Roth IRA Contribution and Income Limits 2022 and 2023

The Roth IRA income limits for 2023 are less than $153,000 for single tax filers, and less than $228,000 for those married and filing jointly.
Andrea Coombes
Arielle O'Shea
By Arielle O'Shea and  Andrea Coombes 
Edited by Chris Hutchison Reviewed by Michael Randall

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To contribute to a Roth IRA, single tax filers must have a modified adjusted gross income (MAGI) of less than $144,000 in 2022 or less than $153,000 in 2023. If married and filing jointly, your joint MAGI must be under $214,000 in 2022 or $228,000 in 2023.

Annual Roth IRA contribution limits in 2022 and 2023 are the same as traditional IRAs:

  • Contribution limits for tax year 2022: $6,000 for people under 50, or $7,000 for people 50 and older.

  • Contribution limits for tax year 2023: $6,500 for people under 50, or $7,500 for people 50 and older.

» Don't have an account? Here's how to open a Roth IRA

Roth IRA income limits

How much money you make affects the maximum amount you can contribute to a Roth IRA. For example, if your MAGI is less than $138,000 in 2023 and you're a single filer, you can contribute the full amount. If your MAGI is more than $138,000, but less than $153,000, you can contribute a reduced amount to a Roth.

To see who is eligible to contribute to a Roth IRA, check out the table below. (These Roth IRA income limits are based on modified adjusted gross income, which is your adjusted gross income with some deductions added back in.)

Filing status

2022 or 2023 Income range

Maximum annual contribution

Single, head of household, or married, filing separately (if you didn't live with spouse during year)

2022: Less than $129,000.

2023: Less than $138,000.

2022: $6,000 ($7,000 if 50 or older).

2023: $6,500 ($7,500 if 50 or older).

2022: More than $129,000, but less than $144,000.

2023: More than $138,000, but less than $153,000.

Contribution is reduced.

2022: $144,000 or more.

2023: $153,000 or more.

No contribution allowed.

Married filing jointly or qualifying widow(er)

2022: Less than $204,000.

2023: Less than $218,000.

2022: $6,000 ($7,000 if 50 or older).

2023: $6,500 ($7,500 if 50 or older).

2022: More than $204,000, but less than $214,000.

2023: More than $218,000, but less than $228,000.

Contribution is reduced.

2022: $214,000 or more.

2023: $228,000 or more.

No contribution allowed.

Married filing separately (if you lived with spouse at any time during year)

2022 and 2023: Less than $10,000.

Contribution is reduced.

2022 and 2023: $10,000 or more.

No contribution allowed.

» Check out the full list of our top picks for best Roth IRA accounts

Can I contribute to a Roth IRA if my income is too high?

If your income is too high, you won't be able to contribute to a Roth IRA directly, but you do have an option to get around the Roth IRA income limit: a backdoor Roth IRA. This involves putting money in a traditional IRA and then converting the account to a Roth IRA. (Here's how to do a backdoor Roth IRA.)

Calculate your reduced Roth contribution

Contributing to a Roth (if you’re eligible) can be a great idea, even if your contribution is reduced because of your income.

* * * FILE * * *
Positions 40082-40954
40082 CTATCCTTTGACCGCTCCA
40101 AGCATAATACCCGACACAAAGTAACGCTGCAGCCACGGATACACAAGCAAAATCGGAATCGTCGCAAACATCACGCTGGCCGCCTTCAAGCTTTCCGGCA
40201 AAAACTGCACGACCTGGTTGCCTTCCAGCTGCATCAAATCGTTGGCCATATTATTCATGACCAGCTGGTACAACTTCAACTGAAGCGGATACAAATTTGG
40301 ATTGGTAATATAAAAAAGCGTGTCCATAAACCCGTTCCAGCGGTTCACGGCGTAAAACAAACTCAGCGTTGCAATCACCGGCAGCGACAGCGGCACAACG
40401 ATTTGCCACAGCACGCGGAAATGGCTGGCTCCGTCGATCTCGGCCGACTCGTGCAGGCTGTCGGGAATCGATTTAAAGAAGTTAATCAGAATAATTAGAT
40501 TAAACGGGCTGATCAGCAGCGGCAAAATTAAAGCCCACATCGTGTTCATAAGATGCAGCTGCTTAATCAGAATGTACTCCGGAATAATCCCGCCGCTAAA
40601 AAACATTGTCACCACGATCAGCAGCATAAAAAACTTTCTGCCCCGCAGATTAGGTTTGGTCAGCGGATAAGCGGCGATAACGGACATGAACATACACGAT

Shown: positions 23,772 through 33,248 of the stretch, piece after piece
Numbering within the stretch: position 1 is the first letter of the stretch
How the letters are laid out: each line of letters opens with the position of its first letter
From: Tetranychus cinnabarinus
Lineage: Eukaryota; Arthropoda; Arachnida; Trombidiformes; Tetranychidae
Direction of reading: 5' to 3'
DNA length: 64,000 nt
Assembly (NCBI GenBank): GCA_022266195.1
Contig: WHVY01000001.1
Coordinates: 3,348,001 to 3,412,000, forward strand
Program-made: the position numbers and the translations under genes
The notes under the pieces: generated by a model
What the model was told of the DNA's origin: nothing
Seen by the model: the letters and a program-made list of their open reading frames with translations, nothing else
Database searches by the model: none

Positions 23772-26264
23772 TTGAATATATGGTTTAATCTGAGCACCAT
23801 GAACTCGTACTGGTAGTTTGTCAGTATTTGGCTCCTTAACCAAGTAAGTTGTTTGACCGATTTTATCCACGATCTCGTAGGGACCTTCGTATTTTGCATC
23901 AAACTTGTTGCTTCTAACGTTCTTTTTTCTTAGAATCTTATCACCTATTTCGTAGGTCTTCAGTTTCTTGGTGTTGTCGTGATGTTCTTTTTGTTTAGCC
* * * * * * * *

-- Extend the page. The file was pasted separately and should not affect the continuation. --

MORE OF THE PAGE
Even if your contribution is at a reduced amount, your money will be contributed after taxes and you'll get to take distributions from a Roth IRA tax-free in retirement. Assuming you follow the Roth IRA withdrawal rules, you won’t pay taxes on any investment growth.

You’ll also gain some valuable tax diversification in retirement: Because Roth IRA distributions aren’t included in your income in retirement, pulling money from that pot in addition to a traditional IRA or 401(k) could keep you in a lower tax bracket, potentially reducing the taxes on your Social Security benefits and lowering Medicare premiums that increase at higher income levels. (Read more about the pros and cons of Roth IRAs.)

» Crunch the numbers with our Roth IRA calculator




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Other Roth IRA rules

The fine print on Roth IRA contribution limits is that you can’t contribute more than your taxable compensation for the year. If, say, your earned income is $3,000, your Roth IRA contribution limit is also $3,000 for that year. If you don’t have any earned income during the year, you can’t contribute. (The exception is the spousal IRA, which allows a nonworking spouse to contribute to an IRA based on the taxable compensation of the working spouse.)

» Read more: Other important Roth IRA rules to know

Contributing too much to a Roth

Contributions in excess of the annual Roth IRA limits can trigger a penalty from the IRS that could easily wipe out any investment income.

But here’s the good news: You’re allowed to backtrack. If you realize your mistake prior to filing your tax return, withdraw the excess contributions and the earnings you received on them. If you’ve already filed, you can remove the excess and earnings within six months, and file an amended tax return. In both cases, you’ll pay taxes on the earnings but no penalty.

The other option is to reduce the following year’s contribution by the excess amount, but you’ll pay a 6% penalty on the excess that was contributed, for every year it remains in the account.

The lesson: Keep track of your Roth IRA contributions, especially if you use more than one account. If you have questions about removing excess funds, it may make sense to work with a tax advisor.

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